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Steamed Halibut on a Bed of Leeks and Carrots

~ Darby Hoover, NRDC senior resource specialist, San Francisco

Ingredients

  • 2 fillets Pacific halibut, preferably skinless
  • 1 teaspoon olive oil
  • 2 large leeks, white and light green parts only, julienned
  • 3 carrots, julienned (same volume as leeks)
  • 4 sprigs fresh thyme or flat-leaf parsley
  • 1 cup dry white wine
  • Salt and pepper to taste

Note: Each fillet should be a single-serving size; if not, serve a large fillet whole and divide it at the table.

Preparation

  1. Rinse your fresh fish in water -- if it smells at all fishy, give it a "North Sea Bath." (In a large, non-reactive pan (such as Pyrex) cover the fish with ice water and add about 4 tablespoons of salt. Let it sit, preferably refrigerated, for at least 20 minutes. Discard the salt water and rinse the fish in clean water. Any fishy smell should have dissipated.)
  2. Heat a skillet (one with a lid to fit) on the stove, medium to medium-high. Add the olive oil and let it heat up, then add the julienned carrots and leeks, stirring to combine.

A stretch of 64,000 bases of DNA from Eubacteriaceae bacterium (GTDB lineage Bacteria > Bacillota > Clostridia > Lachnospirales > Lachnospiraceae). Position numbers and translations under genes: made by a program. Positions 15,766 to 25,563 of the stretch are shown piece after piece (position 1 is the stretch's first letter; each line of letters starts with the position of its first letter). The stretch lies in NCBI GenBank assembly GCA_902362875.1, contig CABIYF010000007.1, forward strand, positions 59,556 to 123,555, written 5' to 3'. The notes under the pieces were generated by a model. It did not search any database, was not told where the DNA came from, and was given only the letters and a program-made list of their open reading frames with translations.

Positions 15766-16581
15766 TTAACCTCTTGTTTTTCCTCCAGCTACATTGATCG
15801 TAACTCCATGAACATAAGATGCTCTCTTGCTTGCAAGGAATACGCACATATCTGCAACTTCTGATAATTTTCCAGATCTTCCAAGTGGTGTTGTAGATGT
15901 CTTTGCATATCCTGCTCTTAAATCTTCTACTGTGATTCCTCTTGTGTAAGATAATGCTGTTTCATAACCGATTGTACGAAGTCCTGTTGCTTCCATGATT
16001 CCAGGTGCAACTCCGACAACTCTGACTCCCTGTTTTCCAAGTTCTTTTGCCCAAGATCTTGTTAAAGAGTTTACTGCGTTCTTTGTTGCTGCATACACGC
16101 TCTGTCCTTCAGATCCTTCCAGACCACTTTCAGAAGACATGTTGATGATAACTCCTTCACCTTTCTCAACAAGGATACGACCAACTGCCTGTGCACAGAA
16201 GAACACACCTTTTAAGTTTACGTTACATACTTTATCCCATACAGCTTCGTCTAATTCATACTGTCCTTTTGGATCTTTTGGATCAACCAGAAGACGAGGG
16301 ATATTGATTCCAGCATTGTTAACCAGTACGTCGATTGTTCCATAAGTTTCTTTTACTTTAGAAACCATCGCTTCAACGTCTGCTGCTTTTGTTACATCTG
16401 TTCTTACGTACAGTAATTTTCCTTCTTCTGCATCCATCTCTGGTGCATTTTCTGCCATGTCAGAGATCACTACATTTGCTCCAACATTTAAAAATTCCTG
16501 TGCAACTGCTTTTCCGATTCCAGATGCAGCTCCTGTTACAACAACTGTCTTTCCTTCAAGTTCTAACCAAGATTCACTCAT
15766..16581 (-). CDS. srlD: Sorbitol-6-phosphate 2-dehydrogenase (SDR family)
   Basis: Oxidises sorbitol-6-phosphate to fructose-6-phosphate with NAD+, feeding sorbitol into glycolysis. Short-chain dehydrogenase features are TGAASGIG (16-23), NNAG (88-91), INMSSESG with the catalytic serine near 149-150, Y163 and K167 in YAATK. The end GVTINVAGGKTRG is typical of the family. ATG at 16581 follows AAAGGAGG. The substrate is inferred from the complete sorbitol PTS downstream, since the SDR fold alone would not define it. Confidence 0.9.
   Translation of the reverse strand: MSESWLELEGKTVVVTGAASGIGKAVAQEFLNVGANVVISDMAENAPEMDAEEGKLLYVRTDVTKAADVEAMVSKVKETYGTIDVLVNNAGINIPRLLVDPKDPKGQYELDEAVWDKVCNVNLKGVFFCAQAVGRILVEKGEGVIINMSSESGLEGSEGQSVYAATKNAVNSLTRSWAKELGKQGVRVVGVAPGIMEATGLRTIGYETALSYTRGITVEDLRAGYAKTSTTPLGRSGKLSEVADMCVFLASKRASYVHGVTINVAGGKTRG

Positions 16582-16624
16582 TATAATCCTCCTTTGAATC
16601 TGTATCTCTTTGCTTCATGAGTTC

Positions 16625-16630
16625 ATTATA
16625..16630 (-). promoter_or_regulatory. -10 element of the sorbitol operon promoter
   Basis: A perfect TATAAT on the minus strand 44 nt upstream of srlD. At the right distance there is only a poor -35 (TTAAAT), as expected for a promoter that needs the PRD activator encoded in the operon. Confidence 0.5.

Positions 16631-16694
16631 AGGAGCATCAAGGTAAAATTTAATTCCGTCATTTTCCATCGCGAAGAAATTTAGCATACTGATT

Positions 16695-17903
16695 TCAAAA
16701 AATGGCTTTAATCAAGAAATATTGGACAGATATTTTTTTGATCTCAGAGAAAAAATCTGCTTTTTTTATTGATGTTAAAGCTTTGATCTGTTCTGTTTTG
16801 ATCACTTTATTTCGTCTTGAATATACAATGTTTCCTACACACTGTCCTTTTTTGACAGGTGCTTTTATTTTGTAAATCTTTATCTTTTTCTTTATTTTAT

3. Put on the lid and let the vegetables sweat for five to eight minutes, until the carrots begin to become tender and the leeks start to become translucent, but just before they brown.
  4. Put the fillets directly on top of the vegetables and sprinkle with salt and pepper. Top each fillet with thyme (or parsley) sprigs. Pour the wine on the vegetables (to the sides of the fish), cover the skillet, and let the fish steam for five to ten minutes, depending on thickness. If you have particularly thick fillets, you may turn them over halfway through cooking.
  5. Serve fish and vegetables together, immediately (with rice or other accompaniment if desired).

Serves 2.

Comments

This recipe is quick and easy to prepare, and one of my favorites from my lovely wife Laura's extensive repertoire of tasty dishes. I like this one best when we've visited our farmer's market earlier in the day and bought the leeks, carrots and halibut fresh from our local vendors. We enjoy this as a light dinner for two for quiet evenings at home, but have also served it with asparagus soup, a green salad and dessert for guests.


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